This grotesque line was immediately challenged by readers of the newspaper. The following day, the Los Angeles Times published three letters on Iraq, all of which angrily condemned the Bush administration and its policies in the Middle East.
Evan Puziss noted how the attack on Fallujah was held off until after the US presidential election. “One can only conclude that the Bush administration has played partisan politics with the blood of our troops and innocent Iraqi civilians,” he wrote. “There is a word to characterize such behavior, and it is a word that the administration’s evangelical supporters are quick to use against political opponents. That word is ‘evil’.”
Ruth Caper wrote: “[B]arely six days after winning the election, the battle of Fallujah has been restarted, martial law is declared in Iraq and, to add to the cynical stew, the world is presented with another front-and-center from the man who brought us Abu Ghraib: the one and only Donald Rumsfeld. And they won the elections because of their ‘moral values’. Darkness descends.”
Other letters opposing US operations in Iraq were published across the country. Lt. Col. Val Johnson wrote to the Seattle Times on Wednesday: “I was a lifelong Republican until this last election. It will be interesting to see how our commander-in-chief ends the war in Iraq that has already killed over 100,000 civilians. I learned long ago in Vietnam that it was impossible to ram our way of life down the throats of individuals using 1,000-pound bombs and napalm. It might be necessary to kill every Iraqi who does not agree with our definition of freedom to end this war, and that could take many years. I am sorry we never learned a single lesson from another misguided and costly war that was also started by manipulating intelligence.”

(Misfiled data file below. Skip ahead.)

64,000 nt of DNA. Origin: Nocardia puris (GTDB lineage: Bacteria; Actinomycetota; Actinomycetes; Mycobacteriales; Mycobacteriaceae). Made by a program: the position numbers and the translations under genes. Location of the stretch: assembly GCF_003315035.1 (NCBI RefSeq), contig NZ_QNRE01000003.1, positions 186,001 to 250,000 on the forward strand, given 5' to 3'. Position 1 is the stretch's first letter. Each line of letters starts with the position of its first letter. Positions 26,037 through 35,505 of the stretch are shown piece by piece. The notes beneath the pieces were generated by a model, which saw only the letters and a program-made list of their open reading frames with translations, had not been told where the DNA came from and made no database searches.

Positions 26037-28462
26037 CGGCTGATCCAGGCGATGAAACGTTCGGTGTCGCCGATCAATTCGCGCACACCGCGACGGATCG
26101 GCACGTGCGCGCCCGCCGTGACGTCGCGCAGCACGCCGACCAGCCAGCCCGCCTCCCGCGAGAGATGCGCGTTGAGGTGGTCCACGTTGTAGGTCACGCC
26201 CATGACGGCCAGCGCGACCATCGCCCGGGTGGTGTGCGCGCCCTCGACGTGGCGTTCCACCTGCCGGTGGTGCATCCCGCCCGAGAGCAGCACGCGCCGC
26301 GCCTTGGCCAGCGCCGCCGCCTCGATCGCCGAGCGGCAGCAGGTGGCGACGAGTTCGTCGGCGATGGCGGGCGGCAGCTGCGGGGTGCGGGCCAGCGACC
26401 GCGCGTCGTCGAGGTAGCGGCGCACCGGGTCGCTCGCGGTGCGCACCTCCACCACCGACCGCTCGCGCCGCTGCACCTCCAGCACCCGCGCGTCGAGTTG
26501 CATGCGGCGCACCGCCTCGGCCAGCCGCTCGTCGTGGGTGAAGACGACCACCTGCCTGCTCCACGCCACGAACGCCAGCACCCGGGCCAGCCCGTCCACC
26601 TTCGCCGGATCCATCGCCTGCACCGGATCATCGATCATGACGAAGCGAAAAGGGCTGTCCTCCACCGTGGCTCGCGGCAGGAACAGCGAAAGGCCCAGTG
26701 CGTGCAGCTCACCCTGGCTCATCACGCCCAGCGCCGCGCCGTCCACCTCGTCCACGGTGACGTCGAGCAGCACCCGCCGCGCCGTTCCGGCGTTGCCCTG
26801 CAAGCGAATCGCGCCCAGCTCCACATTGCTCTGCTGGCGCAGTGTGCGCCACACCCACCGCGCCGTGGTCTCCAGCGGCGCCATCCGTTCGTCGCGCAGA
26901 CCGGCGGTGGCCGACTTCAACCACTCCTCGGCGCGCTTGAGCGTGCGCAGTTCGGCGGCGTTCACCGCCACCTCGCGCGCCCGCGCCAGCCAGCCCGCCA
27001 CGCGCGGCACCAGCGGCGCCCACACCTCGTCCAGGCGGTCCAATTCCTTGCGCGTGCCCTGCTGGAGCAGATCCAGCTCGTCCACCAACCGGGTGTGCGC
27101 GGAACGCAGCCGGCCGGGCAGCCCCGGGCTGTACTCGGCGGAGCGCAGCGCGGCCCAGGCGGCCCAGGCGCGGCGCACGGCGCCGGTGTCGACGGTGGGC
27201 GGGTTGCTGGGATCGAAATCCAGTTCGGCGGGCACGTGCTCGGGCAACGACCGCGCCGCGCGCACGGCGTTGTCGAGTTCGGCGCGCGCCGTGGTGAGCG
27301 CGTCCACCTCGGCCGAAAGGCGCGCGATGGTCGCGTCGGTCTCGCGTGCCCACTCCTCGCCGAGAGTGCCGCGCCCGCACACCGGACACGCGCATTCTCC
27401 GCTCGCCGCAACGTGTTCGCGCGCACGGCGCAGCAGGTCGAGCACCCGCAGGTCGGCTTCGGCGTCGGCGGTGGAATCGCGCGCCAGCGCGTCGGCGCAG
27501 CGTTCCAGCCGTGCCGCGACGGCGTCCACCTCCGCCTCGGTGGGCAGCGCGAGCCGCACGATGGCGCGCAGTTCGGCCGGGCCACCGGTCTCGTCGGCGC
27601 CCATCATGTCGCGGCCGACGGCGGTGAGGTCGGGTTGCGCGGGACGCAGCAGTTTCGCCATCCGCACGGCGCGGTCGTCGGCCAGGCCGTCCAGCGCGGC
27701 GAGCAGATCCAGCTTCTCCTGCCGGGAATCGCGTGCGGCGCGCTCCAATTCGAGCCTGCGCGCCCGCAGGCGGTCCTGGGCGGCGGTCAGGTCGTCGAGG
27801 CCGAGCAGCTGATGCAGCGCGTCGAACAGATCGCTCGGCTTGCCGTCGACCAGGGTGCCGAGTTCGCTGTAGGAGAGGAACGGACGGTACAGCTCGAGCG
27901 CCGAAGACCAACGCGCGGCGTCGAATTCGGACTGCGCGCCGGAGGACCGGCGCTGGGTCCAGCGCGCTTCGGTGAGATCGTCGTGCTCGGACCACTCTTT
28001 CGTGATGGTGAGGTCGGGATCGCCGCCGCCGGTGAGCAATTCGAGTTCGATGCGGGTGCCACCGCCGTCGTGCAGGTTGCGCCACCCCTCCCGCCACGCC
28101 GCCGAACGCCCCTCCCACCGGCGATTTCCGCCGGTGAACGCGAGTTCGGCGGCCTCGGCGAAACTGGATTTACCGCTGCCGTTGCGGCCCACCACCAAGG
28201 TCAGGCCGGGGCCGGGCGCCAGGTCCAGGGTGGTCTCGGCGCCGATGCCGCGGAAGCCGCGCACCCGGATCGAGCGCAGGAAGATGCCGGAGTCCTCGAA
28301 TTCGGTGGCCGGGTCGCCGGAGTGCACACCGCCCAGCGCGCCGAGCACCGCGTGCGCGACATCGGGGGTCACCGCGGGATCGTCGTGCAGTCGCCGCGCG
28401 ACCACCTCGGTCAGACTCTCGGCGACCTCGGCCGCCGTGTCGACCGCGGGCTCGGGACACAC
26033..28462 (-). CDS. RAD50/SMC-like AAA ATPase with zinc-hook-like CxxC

Virginia Lore wrote to the same newspaper: “Last night I saw a picture of a toddler wounded in the attack on Fallujah and he looked so much like my own son. It broke my heart. I understand the current administration’s goal to secure the city so that Iraq can have a democracy, but I don’t understand how anything good can emerge out of destroying neighborhoods, breaking up families, dropping huge bombs and killing civilians. Does the end justify the means? How can anyone who has lost a child to US bombs welcome an imposed democracy? It’s not just ironic; it seems futile. Beyond futile. Wrong.”
On Wednesday, the San Francisco Chronicle published a letter from Scott Failor. “Secretary of Defense Donald Rumsfeld was indeed right when he explained at his Monday news conference with a calm certainty that Iraqi citizens will turn against the ‘violent foreign extremists’ as the atrocities and slaughter mount,” it read. “The catch is, the ‘violent foreign extremists’ in the eyes of most Iraqis and much of the world are the US Marines.”
These responses to the crimes of US imperialism in Fallujah and Iraq provide a small but telling indication of the chasm that separates millions of ordinary Americans from the entire political establishment—Democratic as well as Republican—and the corporate-controlled media.